We are masses of cognitive biases as much as we are rational beings. This does not mean we are flawed, it just means we don’t think in the nice, linear way that educators often like to think we do.

It is a mistake to think of our minds as just running decision-making algorithms – we are much more complicated and idiosyncratic than this.

How we arrive at conclusions, form beliefs and process information is very organic and idiosyncratic. We are not just clinical truth-seeking reasoning machines.

Our thinking is also about our prior beliefs, our values, our biases and our desires.

4. The nature of science

It is useful to equip students with some understanding of the general tools of evaluating information that have become ubiquitous in our society. Two that come to mind are the nature of science and statistics.

Learning about what the differences are between hypotheses, theories and laws, for example, can help people understand why science has credibility without having to teach them what a molecule is, or about Newton’s laws of motion.

Understanding some basic statistics also goes a long way to making students feel more empowered to tackle difficult or complex issues. It’s not about mastering the content, but about understanding the process.

The language of thinking

Embedded within all of this is the language of our thinking. The cognitive skills – such as inferring, analysing, evaluating, justifying, categorising and decoding – are all the things that we do with knowledge.

If we can talk to students using these terms, with a full understanding of what they mean and how they are used, then teaching thinking becomes like teaching a physical process such as a sport, in which each element can be identified, polished, refined and optimised.

Critical thinking can be studied and taught in part like physical processes.
Flickr/Airman Magazine, CC BY-NC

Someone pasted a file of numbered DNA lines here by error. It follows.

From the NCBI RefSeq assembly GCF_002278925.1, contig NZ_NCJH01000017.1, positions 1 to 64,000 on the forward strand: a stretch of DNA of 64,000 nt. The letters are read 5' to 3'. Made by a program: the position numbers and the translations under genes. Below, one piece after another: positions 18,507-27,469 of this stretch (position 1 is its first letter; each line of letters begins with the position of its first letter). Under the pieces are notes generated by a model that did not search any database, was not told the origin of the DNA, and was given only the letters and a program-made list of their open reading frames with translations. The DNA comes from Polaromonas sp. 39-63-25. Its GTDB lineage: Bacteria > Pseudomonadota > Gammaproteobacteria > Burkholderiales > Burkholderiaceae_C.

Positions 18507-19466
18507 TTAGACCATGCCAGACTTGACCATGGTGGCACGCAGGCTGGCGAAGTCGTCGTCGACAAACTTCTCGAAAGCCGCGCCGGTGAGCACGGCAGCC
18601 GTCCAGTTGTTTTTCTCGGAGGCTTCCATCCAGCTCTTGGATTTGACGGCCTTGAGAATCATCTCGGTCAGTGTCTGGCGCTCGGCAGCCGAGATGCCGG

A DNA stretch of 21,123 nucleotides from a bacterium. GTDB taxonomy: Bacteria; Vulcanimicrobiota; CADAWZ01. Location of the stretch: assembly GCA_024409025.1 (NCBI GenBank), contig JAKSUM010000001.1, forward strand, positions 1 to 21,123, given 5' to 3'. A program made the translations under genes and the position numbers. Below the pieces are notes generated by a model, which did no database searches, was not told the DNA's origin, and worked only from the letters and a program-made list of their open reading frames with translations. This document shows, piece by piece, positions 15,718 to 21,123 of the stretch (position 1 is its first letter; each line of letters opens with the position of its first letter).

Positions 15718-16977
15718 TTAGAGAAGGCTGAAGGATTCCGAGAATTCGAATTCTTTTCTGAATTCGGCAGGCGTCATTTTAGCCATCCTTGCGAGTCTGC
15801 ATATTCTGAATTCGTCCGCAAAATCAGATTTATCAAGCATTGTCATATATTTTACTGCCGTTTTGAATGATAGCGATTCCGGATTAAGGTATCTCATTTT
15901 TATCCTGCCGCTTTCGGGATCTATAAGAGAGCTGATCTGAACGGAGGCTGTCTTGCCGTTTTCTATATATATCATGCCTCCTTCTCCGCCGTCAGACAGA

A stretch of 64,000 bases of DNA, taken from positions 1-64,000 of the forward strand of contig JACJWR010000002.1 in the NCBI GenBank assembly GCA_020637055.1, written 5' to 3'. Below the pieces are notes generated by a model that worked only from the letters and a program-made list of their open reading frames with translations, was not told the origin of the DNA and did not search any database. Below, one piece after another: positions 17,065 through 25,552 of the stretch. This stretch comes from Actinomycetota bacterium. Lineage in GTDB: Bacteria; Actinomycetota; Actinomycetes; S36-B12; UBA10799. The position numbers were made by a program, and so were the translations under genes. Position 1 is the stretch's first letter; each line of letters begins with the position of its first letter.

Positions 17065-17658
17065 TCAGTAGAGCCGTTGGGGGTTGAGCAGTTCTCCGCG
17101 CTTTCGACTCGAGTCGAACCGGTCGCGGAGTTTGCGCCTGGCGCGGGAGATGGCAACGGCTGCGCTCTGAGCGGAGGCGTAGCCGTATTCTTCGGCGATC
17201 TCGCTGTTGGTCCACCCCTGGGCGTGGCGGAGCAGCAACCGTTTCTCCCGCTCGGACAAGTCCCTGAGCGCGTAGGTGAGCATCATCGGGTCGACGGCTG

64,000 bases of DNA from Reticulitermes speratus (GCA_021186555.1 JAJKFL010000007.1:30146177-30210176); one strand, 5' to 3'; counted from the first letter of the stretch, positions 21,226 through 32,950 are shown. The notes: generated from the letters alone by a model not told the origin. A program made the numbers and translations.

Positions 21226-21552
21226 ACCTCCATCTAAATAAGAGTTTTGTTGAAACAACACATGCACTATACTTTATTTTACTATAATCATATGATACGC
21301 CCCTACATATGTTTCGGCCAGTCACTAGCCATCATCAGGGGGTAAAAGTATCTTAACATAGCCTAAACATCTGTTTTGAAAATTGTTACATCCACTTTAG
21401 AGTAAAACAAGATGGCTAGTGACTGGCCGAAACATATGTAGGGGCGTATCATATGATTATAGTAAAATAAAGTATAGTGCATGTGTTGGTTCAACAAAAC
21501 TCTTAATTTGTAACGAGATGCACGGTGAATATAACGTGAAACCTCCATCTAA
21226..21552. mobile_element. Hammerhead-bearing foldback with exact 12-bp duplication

In much the same way that a javelin coach can freeze a video and talk to an athlete about their foot positioning or centre of balance, a teacher of critical thinking can use the language of cognition to interrogate a student’s thinking in high resolution.

All of these potential aspects of a critical thinking course can be taught outside any discipline context. General knowledge, topical issues and media provide a mountain of grist for the cognitive mill.

General concepts of argumentation and logic are readily transferable between contexts once students are taught to recognise the deeper structures inherent in these fields and to apply them across a variety of situations.

Values

It’s worth understanding too that a good critical thinking education is also an education in values.

Not all values are ethical in nature. In thinking well we value precision, coherence, simplicity of expression, logical structure, clarity, perseverance, honesty in representation and any number of like qualities. If schools are to teach values, why not teach the values of effective thinking?

So, let’s not assume that students will learn to think critically just by learning the methodology of their subjects. Sure it will help, but it’s not an explicit treatment of thinking and is therefore less transferable.

A course that targets effective thinking need not detract from other subjects – in fact it should enhance performance across the board.